ELTON’S NIGHTS ON BROADWAY
You mentioned the cast album for “Billy Elliot” in today’s Chart Beat. I loved [Elton John’s] “Aida” (I have both the original cast recording and the album of celebrity interpretations). I wasn’t aware that Elton had scored another musical.
Just wanted to say thanks for including an item regarding it. I’m going on Amazon right now to buy it.
So Chart Beat does sell albums!
I think you’ll be glad to hear the recording of “Billy Elliott.” I find that with most Broadway musicals, I don’t fully appreciate the songs until I see the show on stage. But since this is Elton John, the songs do stand on their own. Even so, you will still have a greater love for them once you see them in the context of the live stage musical.
It’s hard to choose which song I like best because this really is a great score, but the Act Two opener, “Merry Christmas Maggie Thatcher,” is a favorite.
Aside from “The Lion King,” Elton also wrote the music for another Broadway musical, “Lestat,” based on the works of Anne Rice. I saw this show on Broadway in 2006 – unfortunately. It received (well-deserved) terrible reviews and closed after 39 performances. By the time I saw “Lestat,” I had already seen “Billy Elliot” in the West End, so I didn’t hold the misguided vampire musical against Elton.
In your Chart Beat column, you mentioned that T.I. is the first artist to have a previous No. 1 hit go back to the top after the follow-up has spent time in the tally’s ultimate position. While technically not the next follow-up, it is worth noting that “The Twist” returned to No. 1 after a subsequent follow-up, “Pony Time,” spent time at the top.
Chubby Checker holds the unique distinction of having the only No. 1 song to reclaim pole position in a second chart run. “The Twist” first moved into the penthouse in September 1960 during its original 18-week chart run. The single re-entered the Hot 100 in November 1961 and had a 21-week stay, which included a return to the top floor in January 1962.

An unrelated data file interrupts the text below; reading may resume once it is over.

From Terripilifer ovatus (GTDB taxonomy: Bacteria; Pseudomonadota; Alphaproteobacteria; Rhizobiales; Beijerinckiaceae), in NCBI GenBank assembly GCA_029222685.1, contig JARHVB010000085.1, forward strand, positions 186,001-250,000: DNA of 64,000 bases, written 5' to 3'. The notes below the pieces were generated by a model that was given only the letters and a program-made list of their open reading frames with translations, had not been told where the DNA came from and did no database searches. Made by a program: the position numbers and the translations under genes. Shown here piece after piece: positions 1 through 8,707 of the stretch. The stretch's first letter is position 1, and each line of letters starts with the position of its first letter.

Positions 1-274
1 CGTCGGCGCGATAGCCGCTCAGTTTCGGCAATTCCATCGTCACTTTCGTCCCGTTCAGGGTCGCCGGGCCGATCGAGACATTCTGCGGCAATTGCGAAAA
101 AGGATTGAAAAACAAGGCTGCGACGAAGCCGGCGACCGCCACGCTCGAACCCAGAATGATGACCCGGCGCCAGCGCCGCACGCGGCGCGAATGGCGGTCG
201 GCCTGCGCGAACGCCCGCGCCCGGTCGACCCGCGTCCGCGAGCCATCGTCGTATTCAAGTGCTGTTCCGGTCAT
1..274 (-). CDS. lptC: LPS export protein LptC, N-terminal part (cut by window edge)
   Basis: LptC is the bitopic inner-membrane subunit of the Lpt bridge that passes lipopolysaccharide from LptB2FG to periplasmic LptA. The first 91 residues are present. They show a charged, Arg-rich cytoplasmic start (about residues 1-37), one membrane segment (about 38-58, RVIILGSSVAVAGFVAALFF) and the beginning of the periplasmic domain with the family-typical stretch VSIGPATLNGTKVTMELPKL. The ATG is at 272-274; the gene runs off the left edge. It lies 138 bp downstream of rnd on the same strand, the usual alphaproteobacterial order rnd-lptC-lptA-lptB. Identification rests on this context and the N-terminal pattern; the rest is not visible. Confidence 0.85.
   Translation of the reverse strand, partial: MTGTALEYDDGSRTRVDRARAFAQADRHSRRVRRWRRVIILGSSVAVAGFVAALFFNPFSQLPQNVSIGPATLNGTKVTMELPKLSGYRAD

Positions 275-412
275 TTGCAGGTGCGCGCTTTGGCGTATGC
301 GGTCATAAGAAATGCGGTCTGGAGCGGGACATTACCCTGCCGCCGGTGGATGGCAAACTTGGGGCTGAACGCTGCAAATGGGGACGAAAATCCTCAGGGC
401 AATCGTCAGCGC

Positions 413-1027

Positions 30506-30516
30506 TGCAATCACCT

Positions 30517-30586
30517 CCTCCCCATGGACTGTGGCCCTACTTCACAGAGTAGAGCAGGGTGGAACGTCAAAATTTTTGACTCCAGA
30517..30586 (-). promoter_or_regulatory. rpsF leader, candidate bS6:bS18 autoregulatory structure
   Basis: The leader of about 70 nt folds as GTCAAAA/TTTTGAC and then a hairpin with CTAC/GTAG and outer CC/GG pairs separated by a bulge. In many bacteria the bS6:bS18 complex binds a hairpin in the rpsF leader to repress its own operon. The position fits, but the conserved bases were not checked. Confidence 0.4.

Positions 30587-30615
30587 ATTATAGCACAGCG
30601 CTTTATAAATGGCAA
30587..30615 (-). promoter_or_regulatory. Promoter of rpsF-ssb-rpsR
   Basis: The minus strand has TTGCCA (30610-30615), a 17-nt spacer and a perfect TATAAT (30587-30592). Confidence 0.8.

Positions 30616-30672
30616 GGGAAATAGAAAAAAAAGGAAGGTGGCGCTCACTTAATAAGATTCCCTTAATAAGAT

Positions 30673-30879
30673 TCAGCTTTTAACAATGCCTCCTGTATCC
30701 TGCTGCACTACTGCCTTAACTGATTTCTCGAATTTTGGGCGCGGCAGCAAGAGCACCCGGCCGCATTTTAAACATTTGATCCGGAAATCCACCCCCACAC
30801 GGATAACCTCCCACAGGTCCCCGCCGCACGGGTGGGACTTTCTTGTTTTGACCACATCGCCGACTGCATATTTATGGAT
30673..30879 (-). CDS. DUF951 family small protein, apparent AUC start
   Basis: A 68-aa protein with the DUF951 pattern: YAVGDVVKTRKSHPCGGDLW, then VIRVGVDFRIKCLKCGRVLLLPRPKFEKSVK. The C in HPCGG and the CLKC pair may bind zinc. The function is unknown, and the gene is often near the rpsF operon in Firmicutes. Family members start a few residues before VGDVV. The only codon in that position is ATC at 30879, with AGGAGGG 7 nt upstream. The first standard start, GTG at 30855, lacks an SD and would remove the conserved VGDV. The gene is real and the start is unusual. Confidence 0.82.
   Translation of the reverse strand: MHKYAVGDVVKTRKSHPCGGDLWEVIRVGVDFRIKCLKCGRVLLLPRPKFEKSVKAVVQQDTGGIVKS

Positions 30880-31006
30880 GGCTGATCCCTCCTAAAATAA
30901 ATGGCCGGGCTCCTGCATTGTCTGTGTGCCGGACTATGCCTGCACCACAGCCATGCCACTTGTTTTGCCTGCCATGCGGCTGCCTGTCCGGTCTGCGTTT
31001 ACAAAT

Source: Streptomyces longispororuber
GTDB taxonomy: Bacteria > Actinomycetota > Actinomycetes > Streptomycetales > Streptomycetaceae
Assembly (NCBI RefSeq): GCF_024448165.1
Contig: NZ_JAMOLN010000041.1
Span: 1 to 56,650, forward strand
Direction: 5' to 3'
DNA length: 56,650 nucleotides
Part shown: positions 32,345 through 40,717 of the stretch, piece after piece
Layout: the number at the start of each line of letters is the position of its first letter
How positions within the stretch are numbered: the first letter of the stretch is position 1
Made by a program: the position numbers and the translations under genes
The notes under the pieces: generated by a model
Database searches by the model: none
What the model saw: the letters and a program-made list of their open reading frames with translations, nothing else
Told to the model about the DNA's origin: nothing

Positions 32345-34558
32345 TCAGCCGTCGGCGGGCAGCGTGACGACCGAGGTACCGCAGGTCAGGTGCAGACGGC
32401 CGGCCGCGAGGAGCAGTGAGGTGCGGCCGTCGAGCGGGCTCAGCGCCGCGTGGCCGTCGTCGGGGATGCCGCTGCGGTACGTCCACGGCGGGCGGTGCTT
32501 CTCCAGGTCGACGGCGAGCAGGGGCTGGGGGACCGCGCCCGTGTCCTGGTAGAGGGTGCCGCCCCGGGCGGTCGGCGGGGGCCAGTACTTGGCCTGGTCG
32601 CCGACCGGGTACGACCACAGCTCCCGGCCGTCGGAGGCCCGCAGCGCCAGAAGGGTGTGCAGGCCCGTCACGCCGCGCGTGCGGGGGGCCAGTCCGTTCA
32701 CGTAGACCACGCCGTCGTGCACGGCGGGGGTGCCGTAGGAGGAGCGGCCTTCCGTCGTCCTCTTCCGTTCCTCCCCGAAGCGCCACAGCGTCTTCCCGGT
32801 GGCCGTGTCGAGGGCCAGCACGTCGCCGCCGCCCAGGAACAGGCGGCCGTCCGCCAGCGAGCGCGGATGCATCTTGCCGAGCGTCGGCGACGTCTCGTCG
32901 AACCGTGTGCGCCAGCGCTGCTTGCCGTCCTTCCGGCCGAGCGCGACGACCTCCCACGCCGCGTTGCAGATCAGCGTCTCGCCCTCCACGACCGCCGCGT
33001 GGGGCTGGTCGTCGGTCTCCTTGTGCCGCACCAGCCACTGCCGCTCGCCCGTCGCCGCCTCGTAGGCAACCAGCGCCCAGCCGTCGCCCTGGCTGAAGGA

Given the amount of time between chart runs for “The Twist,” it would have been very odd if Checker had not racked up some additional hits. Among the singles that appeared on the Hot 100 after the first run of “The Twist” were the actual follow-up, “The Hucklebuck” (No. 14), as well as “Pony Time” (No. 1), “Let’s Twist Again” (No. 8) and “The Fly” (No. 7).
So you’re right, Checker had a previous No. 1 hit go back to No. 1 after another single spent time in first place. What makes the T.I. accomplishment unique is that his singles succession took place during one chart run.
T.I.’s “Whatever You Like” went to No. 1 and slid down the chart, while the follow-up, “Live Your Life,” captured the crown. After a one-week reign by Britney Spears’ “Womanizer,” “Whatever You Like” made a surprise return to the summit.
Your point is well-taken, even if “Pony Time” wasn’t the direct follow-up to “The Twist.” I should have mentioned Chubby’s similar accomplishment when I wrote about T.I.
HOT AS ‘ICE’
AC/DC returns to the top of The Billboard 200 with “Black Ice,” its most successful “Black” album to date, topping “Back in Black.” With this being the band’s second No. 1 album, following “For Those About To Rock We Salute You” in December 1981-January 1982, is it very rare for an act to go nearly 27 years between No. 1 albums?
Gator County, Neb.